Results - Thyroxine Day 21: 2.0 µg/L Thyroxine Scale marker = 0.1cm Day 21: Control www.huntingdon.com

Day 21 - Sodium perchlorate p < 0.05* p <0.05* www.huntingdon.com

Day 21 – Sodium perchlorate Control Treatment Scale marker = 0.1cm www.huntingdon.com

Histological assessment  Thyroid gland is located between the eyes, 200-250 µm length  Fixing of samples    10% neutral buffered formalin decapitated to provide the head tissue containing lower jaw Tissue sections      Locate Thyroid gland Discard first 25 to 30 µm Five 4-5 µm step sections taken ca. 25-30 µm apart from mid-region (widest) Stained with haematoxylin & eosin Viewed using light microscopy www.huntingdon.com

Thyroid gland during metamorphosis development of thyroid gland Toxicologic Pathology, 37: 415-424, 2009; K. Christiana Grim et al www.huntingdon.com thyroid gland

Thyroid histopathology  Diagnostic criteria are:     thyroid gland : atrophy / hypertrophy (decrease/increase in gland size) follicular cell : hypertrophy (change in cell shape – monitor number of tall columnar cells) follicular cell : hyperplasia (cell crowding, stratification or papillary infolding) Other (qualitative) : colloid quality, follicular lumen area and follicular cell height/shape Thyroid Histopathology Assessments for the Amphibian Metamorphosis Assay to Detect Thyroid-active Substances; Toxicologic Pathology, 37: 415-424, 2009; K. Christiana Grim et al www.huntingdon.com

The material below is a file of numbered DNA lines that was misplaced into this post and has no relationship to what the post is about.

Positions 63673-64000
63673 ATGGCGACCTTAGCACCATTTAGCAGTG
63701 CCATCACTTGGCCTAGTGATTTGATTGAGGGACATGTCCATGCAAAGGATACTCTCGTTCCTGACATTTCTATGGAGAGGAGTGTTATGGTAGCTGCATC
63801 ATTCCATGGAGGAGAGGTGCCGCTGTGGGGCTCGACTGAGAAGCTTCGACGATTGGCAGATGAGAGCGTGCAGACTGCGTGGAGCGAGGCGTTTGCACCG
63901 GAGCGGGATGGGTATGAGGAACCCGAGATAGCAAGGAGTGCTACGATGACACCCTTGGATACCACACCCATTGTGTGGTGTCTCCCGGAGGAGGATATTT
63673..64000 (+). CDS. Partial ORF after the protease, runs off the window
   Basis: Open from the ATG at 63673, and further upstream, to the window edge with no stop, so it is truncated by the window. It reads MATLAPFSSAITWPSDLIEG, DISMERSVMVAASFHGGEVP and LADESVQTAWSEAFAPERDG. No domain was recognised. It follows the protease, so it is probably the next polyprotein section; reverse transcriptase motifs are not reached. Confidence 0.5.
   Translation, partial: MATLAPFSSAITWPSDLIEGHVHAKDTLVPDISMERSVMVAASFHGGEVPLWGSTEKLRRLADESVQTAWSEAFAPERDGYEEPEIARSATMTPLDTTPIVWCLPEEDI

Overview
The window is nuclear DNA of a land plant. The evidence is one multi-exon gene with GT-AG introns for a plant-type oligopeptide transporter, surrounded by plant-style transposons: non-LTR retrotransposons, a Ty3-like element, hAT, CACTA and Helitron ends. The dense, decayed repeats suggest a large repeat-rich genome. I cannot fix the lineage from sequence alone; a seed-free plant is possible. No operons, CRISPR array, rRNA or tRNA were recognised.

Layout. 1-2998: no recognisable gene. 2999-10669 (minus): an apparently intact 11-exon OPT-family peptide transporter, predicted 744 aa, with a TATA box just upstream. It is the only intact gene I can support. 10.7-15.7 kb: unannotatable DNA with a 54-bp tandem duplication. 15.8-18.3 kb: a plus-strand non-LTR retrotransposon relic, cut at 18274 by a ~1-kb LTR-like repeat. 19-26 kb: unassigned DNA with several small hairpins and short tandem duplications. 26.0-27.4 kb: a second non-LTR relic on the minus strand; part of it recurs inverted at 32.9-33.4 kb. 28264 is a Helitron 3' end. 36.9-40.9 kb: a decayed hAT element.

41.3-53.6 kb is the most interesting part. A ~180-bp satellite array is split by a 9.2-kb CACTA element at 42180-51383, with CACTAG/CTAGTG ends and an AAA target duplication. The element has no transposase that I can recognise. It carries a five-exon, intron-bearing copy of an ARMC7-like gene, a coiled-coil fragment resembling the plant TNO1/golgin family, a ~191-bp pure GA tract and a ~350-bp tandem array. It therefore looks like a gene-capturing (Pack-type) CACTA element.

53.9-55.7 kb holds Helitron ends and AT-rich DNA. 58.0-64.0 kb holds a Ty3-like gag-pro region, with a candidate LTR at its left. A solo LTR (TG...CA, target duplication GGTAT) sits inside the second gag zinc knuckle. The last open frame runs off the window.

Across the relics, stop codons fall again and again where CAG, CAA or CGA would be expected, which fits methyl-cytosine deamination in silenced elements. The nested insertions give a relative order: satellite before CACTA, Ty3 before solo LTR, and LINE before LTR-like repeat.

Thyroid histopathology  4 severity grades for each criteria      0 = none to minimal (<20% effect) 1 = mild or slight (30 to 50% effect) 2 = moderate (60 to 80% effect) 3 = severe (>80% effect) Histological analysis is required when   no significant mortality or adverse effects no evidence of morphological or developmental delay www.huntingdon.com

Xenopus AMA Validation Day 21: 2.0 µg/L Thyroxine Day 21: Control x 10 x 100 www.huntingdon.com

Results – Day 21 Thyroxine www.huntingdon.com